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  1. Junot Díaz : on the half-life of love

    Saldívar, José David
    Durham : Duke University Press, 2022.

    "José David Saldivar's Junot Díaz is a literary study that takes a prismatic approach to the works and life of the Afro-Latino artist. Saldivar carefully traces the various themes and life events that influenced Díaz's writing-from childhood trauma to immigrant life to unusual writing processes. While this project is invested in telling the story of Díaz as a writer, an intellectual, and an activist, it is also a long reading of his Pulitzer Prize-winning novel The Brief Wonderous Life of Oscar Wao (2007). Because of its monumental impact on the course of US Latinx literature and new way of envisioning the decolonial world, Saldivar takes this novel as the heart of Díaz's oeuvre. Saldivar highlights the novel's germination, its connections with other critiques of colonialism, and its importance to understanding Díaz's fiction more generally."--In Junot Diaz: On the Half-Life of Love, Jose David Saldivar offers a critical examination of one of the leading American writers of his generation. He explores Diaz's imaginative work and the diasporic and immigrant world he inhabits, showing how his influences converged in his fiction and how his writing-especially his Pulitzer Prize--winning novel The Brief Wondrous Life of Oscar Wao-radically changed the course of US Latinx literature and created a new way of viewing the decolonial world. Saldivar examines several aspects of Diaz's career, from his vexed relationship to the literary aesthetics of Whiteness that dominated his MFA experience and his critiques of the colonialities of power, race, and gender in culture and societies of the Dominican Republic, United States, and the Americas to his use of the science-fiction imaginary to explore the capitalist zombification of our planet. Throughout, Saldivar shows how Diaz's works exemplify the literary currents of the early twenty-first century.

    Online Duke University Press

  2. Border matters : remapping American cultural studies

    Saldívar, José David
    Berkeley : University of California Press, c1997.

    "Border Matters" locates the study of Chicano culture in a broad social context. The author examines issues of representation and expression in a diverse assortment of texts - "corridas", novels, poems, short stories, punk and hip-hop music, ethnography, paintings, performance, art and essays. Saldivar provides a sophisticated model for a new kind of US cultural studies, one that seeks to challenge the homogeneity of US nationalism and popular culture by foregrounding the contemporary experiences and historical circumstances facing Chicanos and Chicanas. This study applies borderlands and diaspora theory to Chicano cultural practices in a way that seeks to change understanding of both the Chicano experience and the meaning of cultural theory. The author argues that the culture of the borderlands is transitional, constituting a social space in which new relations, hybrid cultures, and multi-voiced aesthetics are negotioted. The author's critical readings treat culture a social force and reveal the presence of social contexts within cultural texts.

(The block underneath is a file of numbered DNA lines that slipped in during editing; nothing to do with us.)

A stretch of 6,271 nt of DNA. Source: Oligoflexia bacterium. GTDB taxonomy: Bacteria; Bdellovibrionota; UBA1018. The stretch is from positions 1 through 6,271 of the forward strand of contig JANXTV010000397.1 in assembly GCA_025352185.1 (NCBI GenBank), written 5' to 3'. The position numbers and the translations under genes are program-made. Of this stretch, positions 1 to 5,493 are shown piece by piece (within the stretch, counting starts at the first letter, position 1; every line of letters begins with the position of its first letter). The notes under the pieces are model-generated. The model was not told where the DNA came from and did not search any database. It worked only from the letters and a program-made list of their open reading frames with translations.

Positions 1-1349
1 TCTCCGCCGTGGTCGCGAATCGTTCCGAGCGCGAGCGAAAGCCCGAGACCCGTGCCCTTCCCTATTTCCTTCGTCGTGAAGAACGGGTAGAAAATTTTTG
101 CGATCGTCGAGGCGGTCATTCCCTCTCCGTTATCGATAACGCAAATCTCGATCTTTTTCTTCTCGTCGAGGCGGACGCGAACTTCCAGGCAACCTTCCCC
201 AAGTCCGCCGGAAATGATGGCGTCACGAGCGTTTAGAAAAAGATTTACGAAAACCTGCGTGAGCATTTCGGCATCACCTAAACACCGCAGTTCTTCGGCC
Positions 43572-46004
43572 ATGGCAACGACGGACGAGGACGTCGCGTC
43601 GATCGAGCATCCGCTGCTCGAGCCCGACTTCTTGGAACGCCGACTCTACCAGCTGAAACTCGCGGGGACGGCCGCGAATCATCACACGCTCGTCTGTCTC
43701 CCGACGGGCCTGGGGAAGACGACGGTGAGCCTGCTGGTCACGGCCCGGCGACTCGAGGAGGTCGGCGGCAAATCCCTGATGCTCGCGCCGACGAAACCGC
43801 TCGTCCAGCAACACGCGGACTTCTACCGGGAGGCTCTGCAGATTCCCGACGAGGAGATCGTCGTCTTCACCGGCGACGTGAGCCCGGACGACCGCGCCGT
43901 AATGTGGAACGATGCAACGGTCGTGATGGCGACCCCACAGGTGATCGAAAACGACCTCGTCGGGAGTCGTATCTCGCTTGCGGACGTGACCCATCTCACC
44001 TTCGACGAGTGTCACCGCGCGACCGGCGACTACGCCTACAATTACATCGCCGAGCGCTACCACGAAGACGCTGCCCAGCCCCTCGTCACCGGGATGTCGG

3. Trans-Americanity [electronic resource] : subaltern modernities, global coloniality, and the cultures of greater Mexico

    Saldívar, José David
    Durham : Duke University Press, 2012.

    A founder of U.S.-Mexico border studies, Jose David Saldivar is a leading figure in efforts to expand the scope of American studies. In Trans-Americanity, he advances that critical project by arguing for a transnational, antinational, and "outernational" paradigm for American studies. Saldivar urges Americanists to adopt a world-system scale of analysis. "Americanity as a Concept, " an essay by the Peruvian sociologist Anibal Quijano and Immanuel Wallerstein, the architect of world-systems analysis, serves as a theoretical touchstone for Trans-Americanity. In conversation not only with Quijano and Wallerstein, but also with the theorists Gloria Anzaldua, John Beverley, Ranajit Guha, Walter D. Mignolo, and Gayatri Chakravorty Spivak, Saldivar explores questions of the subaltern and the coloniality of power, emphasizing their location within postcolonial studies. Analyzing the work of Jose Marti, Sandra Cisneros, Toni Morrison, Arundhati Roy, and many other writers, he addresses concerns such as the "unspeakable" in subalternized African American, U.S. Latino and Latina, Cuban, and South Asian literature; the rhetorical form of postcolonial narratives; and constructions of subalternized identities. In Trans-Americanity, Saldivar demonstrates and makes the case for Americanist critique based on a globalized study of the Americas.

    Online Ebook Central


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